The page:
clock menu more-arrow no yes mobile

Filed under:

Syracuse men’s basketball: the new NBA CBA will mean the draft waiting game will intensify

Judah Mintz’s recent draft withdrawal decision is only the beginning...

If you buy something from an SB Nation link, Vox Media may earn a commission. See our ethics statement.

Duke v Syracuse Photo by Isaiah Vazquez/Getty Images

With hours to go to formally withdrawal from the NBA Draft, Syracuse Orange fans stayed on the edge of their seats, hoped and waited for an announcement from freshman phenom Judah Mintz.

As fans relentlessly double-checked Twitter to see if Mintz would either return to Syracuse for his sophomore year or opt to stay in the 2023 draft by the deadline of 11:59 p.m. on May 31. Eventually, Mintz announced his decision to continue his playing career with the Orange, but not without Syracuse fans going through an agonizing process of waiting... and waiting... and waiting some more.

Mintz wasn’t the only college basketball player to wait until the clock struck midnight. In fact, he was far from it. College basketball continues to evolve as players gain greater autonomy in their futures. Up to this point, the recent trend has impacted how coaches like Adrian Autry manage their rosters and prioritize recruitment efforts. Ditto for the transfer portal, as more college players have significant control over their destiny now more than ever within the NCAA.

What Syracuse fans experienced with Mintz’s decision will not be going away anytime soon, as Jon Rothstein hinted:

The most consequential factor behind all this chaos is the NBA’s new collective bargaining agreement, a 676-page document outlining all of the employment conditions agreed upon between the league and its players. The new CBA is loaded with updated terms which directly impact how college players like Mintz will determine their future playing careers.

To keep a long story short, the main objective of the new agreement seeks to incentivize lower-spending teams to pay more and higher-spending teams to cut costs. If the latter fails to do so, it leads to a laundry list of restrictions on trading, draft picks and adding players.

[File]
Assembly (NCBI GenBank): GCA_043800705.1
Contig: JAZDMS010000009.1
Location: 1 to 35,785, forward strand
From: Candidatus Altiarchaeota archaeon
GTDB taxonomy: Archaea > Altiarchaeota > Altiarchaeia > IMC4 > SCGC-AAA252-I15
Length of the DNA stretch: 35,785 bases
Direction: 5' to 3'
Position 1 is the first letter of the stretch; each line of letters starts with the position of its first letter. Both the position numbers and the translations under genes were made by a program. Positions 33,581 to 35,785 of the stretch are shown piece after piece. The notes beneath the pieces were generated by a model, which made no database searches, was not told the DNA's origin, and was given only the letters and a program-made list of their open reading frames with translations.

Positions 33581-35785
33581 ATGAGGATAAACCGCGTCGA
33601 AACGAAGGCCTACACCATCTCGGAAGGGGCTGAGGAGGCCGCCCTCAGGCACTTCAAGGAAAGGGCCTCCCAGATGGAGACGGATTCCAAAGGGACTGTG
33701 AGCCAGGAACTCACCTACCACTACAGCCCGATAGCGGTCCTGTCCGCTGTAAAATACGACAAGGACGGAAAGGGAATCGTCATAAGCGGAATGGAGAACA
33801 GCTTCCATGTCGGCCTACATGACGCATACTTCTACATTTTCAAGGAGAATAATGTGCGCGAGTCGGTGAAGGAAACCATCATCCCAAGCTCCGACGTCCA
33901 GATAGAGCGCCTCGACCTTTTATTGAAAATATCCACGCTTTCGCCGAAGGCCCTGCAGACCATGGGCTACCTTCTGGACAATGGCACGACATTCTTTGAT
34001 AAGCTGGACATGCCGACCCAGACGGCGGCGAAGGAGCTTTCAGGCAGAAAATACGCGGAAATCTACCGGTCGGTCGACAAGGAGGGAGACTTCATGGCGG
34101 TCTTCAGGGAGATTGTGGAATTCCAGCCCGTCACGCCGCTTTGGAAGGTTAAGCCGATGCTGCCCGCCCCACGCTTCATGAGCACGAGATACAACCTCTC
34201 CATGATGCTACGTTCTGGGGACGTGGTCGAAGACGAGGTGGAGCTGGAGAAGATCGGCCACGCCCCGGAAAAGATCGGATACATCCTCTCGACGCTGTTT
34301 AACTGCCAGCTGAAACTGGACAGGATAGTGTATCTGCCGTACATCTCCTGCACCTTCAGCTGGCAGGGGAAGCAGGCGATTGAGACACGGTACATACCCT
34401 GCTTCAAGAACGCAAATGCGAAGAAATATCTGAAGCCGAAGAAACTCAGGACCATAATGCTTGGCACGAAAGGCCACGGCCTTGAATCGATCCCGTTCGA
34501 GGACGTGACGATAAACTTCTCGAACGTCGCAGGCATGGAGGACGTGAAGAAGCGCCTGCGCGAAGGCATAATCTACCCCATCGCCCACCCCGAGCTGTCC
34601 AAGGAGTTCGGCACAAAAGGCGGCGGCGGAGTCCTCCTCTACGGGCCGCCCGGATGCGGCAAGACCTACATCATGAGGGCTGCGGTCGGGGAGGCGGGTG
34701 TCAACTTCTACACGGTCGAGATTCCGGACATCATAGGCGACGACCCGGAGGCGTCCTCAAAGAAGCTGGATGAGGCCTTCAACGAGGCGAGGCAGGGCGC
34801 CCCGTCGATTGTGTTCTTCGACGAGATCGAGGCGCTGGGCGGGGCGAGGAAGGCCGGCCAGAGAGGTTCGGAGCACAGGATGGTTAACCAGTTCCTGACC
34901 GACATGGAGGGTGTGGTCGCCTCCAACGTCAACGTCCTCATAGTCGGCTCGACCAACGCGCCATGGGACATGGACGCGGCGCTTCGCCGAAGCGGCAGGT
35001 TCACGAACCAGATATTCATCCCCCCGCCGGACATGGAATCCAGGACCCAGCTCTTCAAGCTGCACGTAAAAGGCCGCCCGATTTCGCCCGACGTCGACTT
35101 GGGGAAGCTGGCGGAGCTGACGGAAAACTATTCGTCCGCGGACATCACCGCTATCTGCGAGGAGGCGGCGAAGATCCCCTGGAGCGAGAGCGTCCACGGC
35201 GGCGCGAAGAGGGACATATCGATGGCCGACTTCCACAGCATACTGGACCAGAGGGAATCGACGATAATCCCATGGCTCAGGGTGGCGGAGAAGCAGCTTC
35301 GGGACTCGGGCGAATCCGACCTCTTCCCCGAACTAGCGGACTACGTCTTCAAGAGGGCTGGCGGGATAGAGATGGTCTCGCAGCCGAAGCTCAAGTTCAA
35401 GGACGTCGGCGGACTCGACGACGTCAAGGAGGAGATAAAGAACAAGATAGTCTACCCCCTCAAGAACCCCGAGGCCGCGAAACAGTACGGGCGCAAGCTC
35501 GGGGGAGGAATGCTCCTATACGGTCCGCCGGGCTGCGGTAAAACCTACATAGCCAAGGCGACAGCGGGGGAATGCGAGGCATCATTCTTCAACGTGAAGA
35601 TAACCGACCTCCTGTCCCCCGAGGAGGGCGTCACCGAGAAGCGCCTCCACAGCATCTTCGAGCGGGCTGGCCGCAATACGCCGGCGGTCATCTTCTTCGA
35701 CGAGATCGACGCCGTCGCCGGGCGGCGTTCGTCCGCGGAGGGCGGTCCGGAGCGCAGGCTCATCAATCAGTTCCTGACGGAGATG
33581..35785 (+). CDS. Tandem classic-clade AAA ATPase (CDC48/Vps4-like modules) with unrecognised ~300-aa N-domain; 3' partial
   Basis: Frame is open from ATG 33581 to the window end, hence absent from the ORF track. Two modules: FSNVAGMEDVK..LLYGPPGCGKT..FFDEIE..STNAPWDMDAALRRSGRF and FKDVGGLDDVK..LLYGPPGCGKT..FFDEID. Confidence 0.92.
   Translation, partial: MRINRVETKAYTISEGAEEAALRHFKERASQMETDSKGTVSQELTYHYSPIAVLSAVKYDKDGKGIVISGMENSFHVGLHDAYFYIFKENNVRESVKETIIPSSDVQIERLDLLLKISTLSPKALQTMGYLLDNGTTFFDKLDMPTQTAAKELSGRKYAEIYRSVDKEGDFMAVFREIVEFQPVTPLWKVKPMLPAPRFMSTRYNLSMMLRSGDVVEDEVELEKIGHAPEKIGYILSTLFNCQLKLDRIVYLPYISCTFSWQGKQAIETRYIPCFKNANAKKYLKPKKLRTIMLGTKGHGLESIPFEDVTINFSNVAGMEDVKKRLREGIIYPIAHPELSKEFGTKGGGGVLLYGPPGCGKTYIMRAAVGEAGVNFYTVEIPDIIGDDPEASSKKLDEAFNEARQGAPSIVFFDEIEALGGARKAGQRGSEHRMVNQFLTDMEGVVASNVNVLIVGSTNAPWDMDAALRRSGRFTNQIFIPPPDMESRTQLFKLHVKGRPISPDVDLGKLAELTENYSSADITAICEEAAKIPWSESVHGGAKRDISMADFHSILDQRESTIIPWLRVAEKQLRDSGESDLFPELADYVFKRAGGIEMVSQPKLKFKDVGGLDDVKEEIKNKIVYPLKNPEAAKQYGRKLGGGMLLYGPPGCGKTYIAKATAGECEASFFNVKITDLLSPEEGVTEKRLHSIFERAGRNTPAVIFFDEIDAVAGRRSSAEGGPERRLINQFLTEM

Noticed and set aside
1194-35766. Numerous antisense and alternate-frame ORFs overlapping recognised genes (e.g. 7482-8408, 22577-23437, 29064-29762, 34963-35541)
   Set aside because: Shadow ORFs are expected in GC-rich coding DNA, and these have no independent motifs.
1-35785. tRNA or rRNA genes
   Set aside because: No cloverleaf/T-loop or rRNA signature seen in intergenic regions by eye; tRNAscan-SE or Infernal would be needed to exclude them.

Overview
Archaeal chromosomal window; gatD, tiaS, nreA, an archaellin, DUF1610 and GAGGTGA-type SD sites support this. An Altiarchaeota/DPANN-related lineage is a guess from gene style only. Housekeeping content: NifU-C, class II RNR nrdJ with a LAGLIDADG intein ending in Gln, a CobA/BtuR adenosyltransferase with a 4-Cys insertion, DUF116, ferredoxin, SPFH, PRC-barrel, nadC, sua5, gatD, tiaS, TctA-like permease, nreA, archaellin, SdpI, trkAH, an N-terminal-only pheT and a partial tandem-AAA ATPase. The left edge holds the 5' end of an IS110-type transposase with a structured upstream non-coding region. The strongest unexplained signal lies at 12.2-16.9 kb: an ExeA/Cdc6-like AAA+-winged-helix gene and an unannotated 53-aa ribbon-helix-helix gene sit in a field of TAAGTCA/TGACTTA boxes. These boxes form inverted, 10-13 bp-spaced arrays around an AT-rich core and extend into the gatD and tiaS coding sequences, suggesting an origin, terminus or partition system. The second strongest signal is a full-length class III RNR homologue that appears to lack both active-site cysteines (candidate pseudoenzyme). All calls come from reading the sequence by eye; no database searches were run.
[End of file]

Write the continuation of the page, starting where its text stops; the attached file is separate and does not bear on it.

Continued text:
Simply put, expensive teams are looking to add cheap, ready-now contributors on rookie-scale contracts. Christian Braun, the 21st pick in the 2022 Draft, played a critical role for the Denver Nuggets in their championship run. With these new caps on spending, major-market teams are using the draft to bring in younger players at a discounted price.

If you saw you this year’s draft, you might have noticed lots of movement towards the bottom of the first round and most of the second round. Denver traded first round picks in 2024 and 2029 to add three second round selections in this year’s draft. The Minnesota Timberwolves dealt out two future second rounders to get the 33rd pick; the same goes for the Boston Celtics, who traded down three different times alone.

All three of Denver, Minnesota and Boston are win-now teams locked into enormous salaries for their best players. And, under the new CBA, teams also have access to an exception for second round picks - which means they could sign incoming prospects to multi-year deals. It’s a win-win: a second round prospect gets guaranteed years and dollars, while the NBA team locks down a young contributor at a cheap price.

That was a mouthful, so let’s bring this back to Syracuse for a moment.

NCAA Basketball: Notre Dame at Syracuse Rich Barnes-USA TODAY Sports

College players are able to speak with NBA scouts and executives leading up to the draft process. For example, Mintz worked out for the Charlotte Hornets just a few days before the May 31 deadline. During these meetings or workouts, players can seek guarantees from franchises and as the new salary cap

We’ll never really get a clear understanding of what went on behind the scenes. But, we do know that for college basketball players like Mintz, this current landscape is a game of leverage. Specifically, it’s a multi-entity dialogue between an institution, the NBA and the player.

Players can weight a potential guarantee from a NBA team, or the NIL opportunities offered in college. It’s no longer just about where they get picked, it’s about the financial incentives or security. Look at Mintz or what played out with Purdue and Zach Edey, who announced his decision to opt out of the draft around two hours before the deadline.

College players are seeking the best option available to them. Can a school like Syracuse pour in enough NIL to maintain a commitment, or will an NBA team simply offer the better deal?

Syracuse fans will face this situation following the upcoming 2023-2024 season. Both Mintz (42nd overall) and Notre Dame transfer J.J. Starling (35th overall) project to be early-to-mid second round picks in the 2024 draft. Both will deal this incoming landscape next spring, especially with the NBA’s new financial world just now setting in under the new CBA.

That matters across the board both for the players and the schools. Mintz’s return easily lifted the Orange’s ceiling for the upcoming year. Even with losing Joe Girard and Jesse Edwards to the transfer portal, bringing Mintz back meant Syracuse possesses a legit go-to, offensive player. As for Mintz, Starling and other college players, the goal is capitalizing on whatever opportunity is out there - whether by improving one’s own draft stock like Mintz or seeking out more guaranteed money from the universities.

And, when the spring of 2024 comes, Syracuse fans will find themselves in a similar situation as they did in May. Expect this to be the new norm.